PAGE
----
Chemical Ali was hanged yesterday in Iraq. He was the cousin of Saddam Hussein. Under his cousin's regime, Ali Hassan al-Majid ordered and orchestrated, among other things, the 1988 chemical weapons drops that killed 5,000 of his own Kurdish countrymen. A year before that, he was the official in charge of the massacre of hundreds of thousands of ethnic Kurds in Iraq with poison gas. He ordered the survivors be killed. Ali liked the chemical weapons, which is how he got his nickname, and, not coincidentally, why he was hanged.
On PRI's The World today, Barim Hasali, the Prime Minister of Kurdistan, is introduced as a person who opposes the death penalty. He made a special exception for Ali. "I am against the death penalty," Hasali said. "But I have to admit: In the case of people like Ali Hassan al-Majid, I cannot be true to my feelings about the death penalty."
On the same day Chemical Ali's life was snuffed out for genocide, a 14-year-old boy named John Caudle was arrested by police in Colorado, CBS reports. According to police, late last October, Caudle committed a comparatively smaller atrocity, when he murdered his mother and, shortly after, his stepfather. He admitted to police that he'd carried out this act of parricide because he no longer wanted to be responsible for his chores around the house. He spent that night watching movies and playing on the computer while his mother and stepfather festered in the house with him. His friends told police he'd seemed happy the next day at school.
Not very long ago, the crimes committed by al-Majid and Caudle would have been described as evil. Indeed, they still may be. Both transcend our social limitations on ordinary crime and violence by scope. Genocide and parricide have their own words; they are more than murder. Yet, the word evil describes everything but tells us nothing. It is a generally biblical word; and connotes a loose understanding on human behavior. Its use has come back into fashion in some parts of the psychological realm lately, and it's rightly been applied to mental illness that destroy the lives of sufferers and the people around them.
More often, however, evil goes unused and is replaced by either sociopath or psychopath. Are Chemical Ali and John Caudle psychopaths? Sociopaths? Neither? That answer, and the distinction between sociopathy and psychopathy, depends on who you ask.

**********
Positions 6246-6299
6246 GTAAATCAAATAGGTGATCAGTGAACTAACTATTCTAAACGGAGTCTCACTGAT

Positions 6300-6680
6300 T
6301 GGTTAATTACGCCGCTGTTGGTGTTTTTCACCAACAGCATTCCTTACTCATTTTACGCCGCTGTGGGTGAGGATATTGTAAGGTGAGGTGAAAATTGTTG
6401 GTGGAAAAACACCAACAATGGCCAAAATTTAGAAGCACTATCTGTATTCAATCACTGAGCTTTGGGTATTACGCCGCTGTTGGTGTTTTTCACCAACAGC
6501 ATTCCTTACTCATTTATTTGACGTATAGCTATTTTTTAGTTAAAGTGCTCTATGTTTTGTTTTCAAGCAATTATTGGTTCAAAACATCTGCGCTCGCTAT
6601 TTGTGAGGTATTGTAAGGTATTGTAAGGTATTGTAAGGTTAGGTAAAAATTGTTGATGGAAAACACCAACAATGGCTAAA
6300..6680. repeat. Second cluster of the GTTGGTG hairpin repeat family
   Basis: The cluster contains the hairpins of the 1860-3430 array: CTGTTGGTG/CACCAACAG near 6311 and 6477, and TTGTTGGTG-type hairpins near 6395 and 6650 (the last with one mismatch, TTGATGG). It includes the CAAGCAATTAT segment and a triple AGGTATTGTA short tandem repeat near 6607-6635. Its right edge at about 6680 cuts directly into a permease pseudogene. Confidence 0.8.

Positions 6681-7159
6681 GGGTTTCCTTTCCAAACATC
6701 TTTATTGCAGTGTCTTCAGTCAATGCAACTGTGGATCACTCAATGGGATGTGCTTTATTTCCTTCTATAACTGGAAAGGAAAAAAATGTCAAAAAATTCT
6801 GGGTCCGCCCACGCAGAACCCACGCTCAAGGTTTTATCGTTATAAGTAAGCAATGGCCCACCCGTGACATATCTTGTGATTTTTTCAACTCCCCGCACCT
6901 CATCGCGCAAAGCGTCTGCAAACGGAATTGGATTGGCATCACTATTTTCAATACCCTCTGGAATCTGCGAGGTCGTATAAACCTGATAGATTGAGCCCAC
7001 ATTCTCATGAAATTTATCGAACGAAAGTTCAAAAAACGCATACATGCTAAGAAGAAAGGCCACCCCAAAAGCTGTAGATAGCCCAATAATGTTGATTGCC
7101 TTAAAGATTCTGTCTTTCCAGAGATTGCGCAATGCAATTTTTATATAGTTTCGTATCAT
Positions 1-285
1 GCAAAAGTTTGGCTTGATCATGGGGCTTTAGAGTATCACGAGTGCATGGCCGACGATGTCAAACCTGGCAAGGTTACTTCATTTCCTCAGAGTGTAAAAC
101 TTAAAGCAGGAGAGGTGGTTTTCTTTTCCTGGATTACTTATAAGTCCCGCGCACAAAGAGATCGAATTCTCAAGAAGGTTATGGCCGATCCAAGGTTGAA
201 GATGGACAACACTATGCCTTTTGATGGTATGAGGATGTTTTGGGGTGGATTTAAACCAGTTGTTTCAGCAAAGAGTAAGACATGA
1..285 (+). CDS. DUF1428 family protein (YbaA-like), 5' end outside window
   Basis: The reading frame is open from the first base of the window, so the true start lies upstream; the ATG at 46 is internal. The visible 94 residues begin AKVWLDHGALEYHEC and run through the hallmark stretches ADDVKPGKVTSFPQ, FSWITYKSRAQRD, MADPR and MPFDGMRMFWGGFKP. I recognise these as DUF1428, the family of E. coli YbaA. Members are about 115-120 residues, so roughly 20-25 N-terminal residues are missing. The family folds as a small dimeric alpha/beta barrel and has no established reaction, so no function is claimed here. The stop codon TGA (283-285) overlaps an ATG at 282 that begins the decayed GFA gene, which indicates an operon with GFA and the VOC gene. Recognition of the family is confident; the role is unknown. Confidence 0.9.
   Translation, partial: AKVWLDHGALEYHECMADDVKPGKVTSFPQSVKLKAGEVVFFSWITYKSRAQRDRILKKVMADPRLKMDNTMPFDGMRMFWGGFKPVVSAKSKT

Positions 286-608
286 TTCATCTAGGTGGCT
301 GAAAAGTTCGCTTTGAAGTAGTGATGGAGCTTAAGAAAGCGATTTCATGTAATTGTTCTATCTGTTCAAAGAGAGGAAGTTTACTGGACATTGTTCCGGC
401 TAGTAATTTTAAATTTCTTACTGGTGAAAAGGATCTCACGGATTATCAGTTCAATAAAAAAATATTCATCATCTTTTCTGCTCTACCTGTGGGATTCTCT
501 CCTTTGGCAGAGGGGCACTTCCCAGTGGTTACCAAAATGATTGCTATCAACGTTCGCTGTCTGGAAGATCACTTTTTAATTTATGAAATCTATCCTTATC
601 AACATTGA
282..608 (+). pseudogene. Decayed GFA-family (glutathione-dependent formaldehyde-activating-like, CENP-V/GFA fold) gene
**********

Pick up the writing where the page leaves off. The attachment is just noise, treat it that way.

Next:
Under psychology's bible, the DSM-IV, both fall into the broader category of antisocial personality disorder. APD is characterized by repeated arrests or the repeated demonstration of arrestable behavior. People with APD are impulsive, irresponsible, irritable and reckless toward themselves and others. Most notably, they're without remorse.
Thanks to 80s slasher flicks, psychopaths are generally associated with murder. Sociopaths on the other hand are con artists. Psychologists have increasingly come to refer to psychopaths as people with a particularly untreatable form of APD. Sociopaths would fall somewhere below them on the spectrum of the disorder. The field of psychology has also posited that there are physically measurable differences in the brains of psychopaths, such as the size of the amygdala or the concentration of neurotransmitters; perhaps the distinction between psychopath and sociopath is the degree of these physical differences. But the distinction between sociopath and psychopath doesn't exist exclusively within the realm of psychology.
I've written before about sociology's utter disdain for psychology's failure to make any real headway toward a better understanding of crime. The former discipline is attempting to wrestle control of criminal disorders away from the latter. Sociopathy isn't any different.
Where psychology sees mental and physiological defect, sociology sees the construct of negative surroundings. A sociopath is a product of his environment: poor parenting, opportunity to commit crime, poorly socialized. A sociopath is a simply a person who isn't properly indoctrinated into society. Under sociology, there really isn't any such thing as a psychopath. That's just psychobabble. What's disconcerting is that the sociological view implies that all of us were once potential sociopaths; those of us who aren't happened to be properly socialized.
So the difference between sociopathy and psychopathy may be degrees of antisocial personality if one subscribes to the psychological school of thought. It may be the difference between a small amygdala and absent parents, if one wants to take sides between psychology and sociology.
Interestingly, one of the classic characteristics of psychopaths is that they often claim to be educated in both psychology and sociology. While the two disciplines struggle over which one has the correct approach to understanding the behavior, those who suffer from it embrace both.